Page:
Barber and Mile in My Shoes Storyteller
Nigerian-born Peter Atakpo came to Britain in 2010 and works as a barber in Clapham, south-west London. In a special collaboration between the Empathy Museum and Migration Museum last year, Peter was invited to donate his story and his shoes for their exhibition A Mile in My Shoes. People shared their experiences of migration, and these stories were uploaded to MP3 players and visitors of their giant shoeshop would be able to literally walk a mile in the shoes of the person they were listening to. It’s not the first time his experiences have been recorded – his barbershop provided some of the material for Inua Ellam’s critically acclaimed play, Barber Shop Chronicles. For months, Ellam listened in on the conversations in Peter’s shop.
“It’s just a place where people talk about everything – mostly politics, sports, banter,” Peter laughs. It was the same back in South Africa, he says, before he left eight years ago amidst rising xenophobic tensions. “It just became unbearable,” he adds. “I had to leave”.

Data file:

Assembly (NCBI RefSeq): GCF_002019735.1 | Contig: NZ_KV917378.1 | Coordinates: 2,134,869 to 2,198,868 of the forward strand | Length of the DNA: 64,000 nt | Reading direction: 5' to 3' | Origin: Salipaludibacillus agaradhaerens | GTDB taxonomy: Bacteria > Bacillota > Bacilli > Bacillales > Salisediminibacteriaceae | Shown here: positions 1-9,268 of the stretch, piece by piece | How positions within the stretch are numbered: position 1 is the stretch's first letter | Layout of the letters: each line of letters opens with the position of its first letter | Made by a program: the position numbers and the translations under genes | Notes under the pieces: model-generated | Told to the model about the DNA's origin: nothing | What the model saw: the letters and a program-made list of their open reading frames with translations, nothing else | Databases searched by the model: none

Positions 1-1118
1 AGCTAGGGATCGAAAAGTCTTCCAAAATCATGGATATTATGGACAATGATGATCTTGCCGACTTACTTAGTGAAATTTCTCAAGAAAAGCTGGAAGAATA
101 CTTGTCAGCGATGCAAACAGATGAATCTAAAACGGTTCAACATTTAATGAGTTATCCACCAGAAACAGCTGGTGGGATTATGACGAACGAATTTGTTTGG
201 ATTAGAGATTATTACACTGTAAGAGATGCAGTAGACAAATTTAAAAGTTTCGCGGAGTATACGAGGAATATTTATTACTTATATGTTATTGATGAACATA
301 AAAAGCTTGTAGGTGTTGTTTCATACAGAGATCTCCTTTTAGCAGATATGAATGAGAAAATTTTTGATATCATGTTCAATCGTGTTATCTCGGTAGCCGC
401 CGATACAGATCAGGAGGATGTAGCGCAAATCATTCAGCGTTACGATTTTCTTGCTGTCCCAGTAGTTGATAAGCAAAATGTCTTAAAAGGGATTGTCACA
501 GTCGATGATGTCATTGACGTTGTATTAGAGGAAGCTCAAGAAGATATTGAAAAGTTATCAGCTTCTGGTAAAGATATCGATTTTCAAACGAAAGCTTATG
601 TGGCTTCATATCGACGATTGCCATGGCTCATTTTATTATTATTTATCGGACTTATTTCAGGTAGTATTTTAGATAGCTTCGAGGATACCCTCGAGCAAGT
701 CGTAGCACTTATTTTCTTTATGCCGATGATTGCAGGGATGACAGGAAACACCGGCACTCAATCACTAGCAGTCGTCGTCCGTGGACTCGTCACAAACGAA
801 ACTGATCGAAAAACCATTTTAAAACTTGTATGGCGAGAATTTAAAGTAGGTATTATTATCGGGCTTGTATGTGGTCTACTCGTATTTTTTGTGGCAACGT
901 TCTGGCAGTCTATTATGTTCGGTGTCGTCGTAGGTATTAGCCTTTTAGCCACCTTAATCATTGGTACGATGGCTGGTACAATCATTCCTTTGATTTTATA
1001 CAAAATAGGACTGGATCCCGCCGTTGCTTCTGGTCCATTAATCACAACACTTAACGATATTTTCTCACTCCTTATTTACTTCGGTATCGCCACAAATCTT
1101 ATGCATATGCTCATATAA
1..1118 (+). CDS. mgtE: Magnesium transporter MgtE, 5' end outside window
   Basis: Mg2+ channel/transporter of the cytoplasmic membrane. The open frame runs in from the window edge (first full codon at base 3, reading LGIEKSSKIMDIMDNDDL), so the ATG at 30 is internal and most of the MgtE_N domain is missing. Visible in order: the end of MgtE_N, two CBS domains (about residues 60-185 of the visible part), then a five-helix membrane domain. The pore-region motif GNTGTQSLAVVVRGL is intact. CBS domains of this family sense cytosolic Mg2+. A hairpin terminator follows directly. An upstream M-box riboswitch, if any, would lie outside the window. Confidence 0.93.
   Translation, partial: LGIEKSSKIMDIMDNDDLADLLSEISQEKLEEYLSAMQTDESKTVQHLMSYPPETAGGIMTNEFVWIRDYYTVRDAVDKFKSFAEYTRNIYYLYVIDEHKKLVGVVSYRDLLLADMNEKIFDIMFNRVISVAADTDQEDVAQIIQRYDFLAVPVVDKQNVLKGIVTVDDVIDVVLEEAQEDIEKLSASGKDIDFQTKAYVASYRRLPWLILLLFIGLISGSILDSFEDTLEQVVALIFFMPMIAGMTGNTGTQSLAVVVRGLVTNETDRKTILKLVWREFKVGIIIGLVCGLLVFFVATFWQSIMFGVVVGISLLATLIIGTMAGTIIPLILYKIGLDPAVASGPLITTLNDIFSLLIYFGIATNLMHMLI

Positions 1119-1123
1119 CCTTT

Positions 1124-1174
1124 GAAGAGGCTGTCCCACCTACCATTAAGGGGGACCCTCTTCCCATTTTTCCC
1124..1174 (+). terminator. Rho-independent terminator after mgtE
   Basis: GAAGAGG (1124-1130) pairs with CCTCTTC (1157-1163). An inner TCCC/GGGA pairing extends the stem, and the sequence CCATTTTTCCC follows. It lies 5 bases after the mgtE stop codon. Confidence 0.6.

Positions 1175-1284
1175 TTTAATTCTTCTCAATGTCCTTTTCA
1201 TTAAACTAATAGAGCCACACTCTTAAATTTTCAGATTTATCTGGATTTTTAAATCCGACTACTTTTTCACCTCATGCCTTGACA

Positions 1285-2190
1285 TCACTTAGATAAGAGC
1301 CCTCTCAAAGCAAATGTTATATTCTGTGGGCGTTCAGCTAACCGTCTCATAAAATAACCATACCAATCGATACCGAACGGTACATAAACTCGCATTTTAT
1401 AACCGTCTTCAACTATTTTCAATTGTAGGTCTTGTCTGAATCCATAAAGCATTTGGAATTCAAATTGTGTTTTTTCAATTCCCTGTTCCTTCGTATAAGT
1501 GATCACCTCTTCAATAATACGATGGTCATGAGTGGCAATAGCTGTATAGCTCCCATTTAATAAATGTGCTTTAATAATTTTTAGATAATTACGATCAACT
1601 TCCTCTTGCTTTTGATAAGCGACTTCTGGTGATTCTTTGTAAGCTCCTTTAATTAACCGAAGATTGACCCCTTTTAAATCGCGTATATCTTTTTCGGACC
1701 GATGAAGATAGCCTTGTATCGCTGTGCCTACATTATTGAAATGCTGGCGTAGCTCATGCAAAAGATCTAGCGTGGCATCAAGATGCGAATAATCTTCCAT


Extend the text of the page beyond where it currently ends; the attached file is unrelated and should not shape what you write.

It’s Surprising What you Hear When you Listen
Being a good storyteller involves listening and Peter is a great listener. In his talk he’ll share the tools of the trade and what qualities are needed in his role as a barber. After Peter’s talk Being the Story delegates will be able to explore Empathy Museum’s A Mile In My Shoes – step into the life of someone you may never have come across – from a farmer to a sex worker to a neurosurgeon, war veteran or refugee.
Empathy Museum is dedicated to helping us look at the world through other people’s eyes. With a focus on storytelling and dialogue, its participatory arts projects explore how empathy can transform our personal relationships and tackle global challenges such as prejudice, conflict and inequality.